Vernissage Explores the Nature of Circular Expression
Galerie PUSH will play host to an exhibition curated by Kyle Beal. The basis: circles.
Out Thinking in Circles, in Circles Thinking Out will feature multi-disciplinary works that specifically integrate the circle or the circular as the dominant element of the work. The vernissage ventures to twist traditional connotations such as time, unity or the universe to loopy “spiritual rings and meanings found at the periphery.” The featured works “orbit a space from the horizon to the belly button.”
In addition to curating the event, Beal has written an accompanying text to contextualize the exhibition. He sat down and discussed circles coming upon circle closing on circles encompassing curved lines upon continuation with The Link.
The Link: Tell me a bit about the inspiration behind this show. How did the idea come to you?
Kyle Beal: You see something—you see something else. Perhaps you make a connection between the two. Ultimately, something has to stick in your brain. [It has to] perplex you a bit so [that] you want to look at it, keep approaching it—maybe not to solve it. It offers a kind of resistance. Plus there is the question of what is going to happen when this is beside that, and across from that other thing.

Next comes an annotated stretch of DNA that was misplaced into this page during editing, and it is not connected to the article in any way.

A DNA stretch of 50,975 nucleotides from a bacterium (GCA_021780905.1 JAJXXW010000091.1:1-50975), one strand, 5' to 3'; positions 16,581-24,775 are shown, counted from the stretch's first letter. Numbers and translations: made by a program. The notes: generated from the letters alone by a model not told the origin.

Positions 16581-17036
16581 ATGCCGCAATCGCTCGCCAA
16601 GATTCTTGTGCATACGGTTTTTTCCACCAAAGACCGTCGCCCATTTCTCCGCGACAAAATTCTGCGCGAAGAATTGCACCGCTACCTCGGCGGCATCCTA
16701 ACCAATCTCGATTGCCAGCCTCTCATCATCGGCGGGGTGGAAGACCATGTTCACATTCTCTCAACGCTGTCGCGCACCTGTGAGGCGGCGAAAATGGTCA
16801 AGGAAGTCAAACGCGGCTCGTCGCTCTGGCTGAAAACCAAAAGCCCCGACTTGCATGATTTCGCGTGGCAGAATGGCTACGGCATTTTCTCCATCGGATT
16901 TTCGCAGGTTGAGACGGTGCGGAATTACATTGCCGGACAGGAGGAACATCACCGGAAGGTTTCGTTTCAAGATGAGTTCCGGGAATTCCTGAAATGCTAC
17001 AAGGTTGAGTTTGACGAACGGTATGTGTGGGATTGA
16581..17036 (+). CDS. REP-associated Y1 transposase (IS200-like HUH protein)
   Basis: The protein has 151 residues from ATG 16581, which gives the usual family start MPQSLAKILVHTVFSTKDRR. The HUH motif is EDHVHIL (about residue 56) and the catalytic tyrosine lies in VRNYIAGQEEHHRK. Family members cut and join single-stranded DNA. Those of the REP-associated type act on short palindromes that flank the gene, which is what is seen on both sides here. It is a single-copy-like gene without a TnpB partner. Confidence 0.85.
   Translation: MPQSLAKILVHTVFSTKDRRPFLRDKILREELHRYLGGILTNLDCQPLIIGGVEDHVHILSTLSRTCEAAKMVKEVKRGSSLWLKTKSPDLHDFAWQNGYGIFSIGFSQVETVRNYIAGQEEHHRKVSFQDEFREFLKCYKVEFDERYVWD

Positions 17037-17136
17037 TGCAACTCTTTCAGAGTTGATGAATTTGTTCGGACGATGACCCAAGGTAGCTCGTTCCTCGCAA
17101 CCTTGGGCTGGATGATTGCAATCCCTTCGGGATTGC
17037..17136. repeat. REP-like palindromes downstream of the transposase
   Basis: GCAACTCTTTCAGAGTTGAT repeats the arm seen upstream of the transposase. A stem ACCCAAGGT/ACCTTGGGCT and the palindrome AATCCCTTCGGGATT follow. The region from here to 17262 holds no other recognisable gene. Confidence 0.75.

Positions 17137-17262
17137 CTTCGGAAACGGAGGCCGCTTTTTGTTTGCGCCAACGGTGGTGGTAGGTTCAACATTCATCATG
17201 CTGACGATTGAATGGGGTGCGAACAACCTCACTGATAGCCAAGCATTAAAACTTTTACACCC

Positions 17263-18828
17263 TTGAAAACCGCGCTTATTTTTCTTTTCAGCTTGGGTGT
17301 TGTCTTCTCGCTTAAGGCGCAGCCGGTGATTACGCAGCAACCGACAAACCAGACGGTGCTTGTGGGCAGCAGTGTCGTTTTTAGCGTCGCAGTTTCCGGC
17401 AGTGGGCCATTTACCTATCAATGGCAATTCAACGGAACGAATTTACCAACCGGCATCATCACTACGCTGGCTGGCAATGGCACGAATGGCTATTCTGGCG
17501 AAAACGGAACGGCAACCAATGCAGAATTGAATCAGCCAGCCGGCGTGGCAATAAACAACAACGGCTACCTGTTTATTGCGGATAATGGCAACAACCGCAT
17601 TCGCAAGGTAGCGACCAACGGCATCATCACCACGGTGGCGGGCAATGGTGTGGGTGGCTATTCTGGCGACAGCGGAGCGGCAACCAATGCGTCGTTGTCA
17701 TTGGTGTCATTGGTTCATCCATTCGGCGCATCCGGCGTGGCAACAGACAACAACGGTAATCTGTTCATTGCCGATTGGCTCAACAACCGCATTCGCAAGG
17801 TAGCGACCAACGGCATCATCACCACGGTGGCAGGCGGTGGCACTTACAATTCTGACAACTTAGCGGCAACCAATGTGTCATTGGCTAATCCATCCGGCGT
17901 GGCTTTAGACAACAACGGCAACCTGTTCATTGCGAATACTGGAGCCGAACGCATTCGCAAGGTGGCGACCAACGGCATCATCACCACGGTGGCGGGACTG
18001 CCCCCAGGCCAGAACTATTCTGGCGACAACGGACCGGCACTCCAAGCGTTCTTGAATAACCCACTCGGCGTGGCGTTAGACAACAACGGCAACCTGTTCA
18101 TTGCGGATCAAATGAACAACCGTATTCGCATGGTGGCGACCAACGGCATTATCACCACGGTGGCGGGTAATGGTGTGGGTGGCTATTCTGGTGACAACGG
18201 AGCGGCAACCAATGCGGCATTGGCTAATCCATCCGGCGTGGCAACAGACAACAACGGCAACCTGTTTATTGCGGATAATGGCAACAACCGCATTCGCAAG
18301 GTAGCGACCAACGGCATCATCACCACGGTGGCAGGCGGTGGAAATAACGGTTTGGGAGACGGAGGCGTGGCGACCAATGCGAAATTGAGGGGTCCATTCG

What did you look for when choosing works for the event?
What I was looking for was a formal use of the circle or the circular, in a direct sort of way. But my sense is that, in the works in this show anyways, the simplicity of basic forms acts as a ground from which things can get complicated; a deceit in the apparent simplicity.
Where did the title of the show come from?
The title came from an idea of thinking or speaking or walking in circles, the indirect approach, and wanting to complicate the matter a little more. To make the title loop back on itself.
How long have you been dealing with circular ideals?
I think that is the nature of problem solving. Things are seldom a straight line.
What is it about a circle?
They are so common as to be nearly invisible.
“From the horizon to the belly button.” Linking the human body with the larger world?
The thought basically was that we all get caught navel-gazing on occasion, a retreat to our interior—the mind. While on the other hand the horizon is a kind of unknown, impossible to reach. If you have ever been to the middle of the ocean or middle of the prairie, then you know you’re simply surrounded by the horizon.
So you are correct—it was a way of linking the world of the mind with the physical world.
Galerie PUSH (372 Ste. Catherine St. W. Suite 425) will host a vernissage for Out Thinking in Circles, in Circles Thinking Out on Thursday, Dec. 2. The event will run from 6:00 p.m. to 9:00 p.m. The exhibition can be viewed after the vernissage during gallery hours.
This article originally appeared in Volume 31, Issue 16, published November 30, 2010.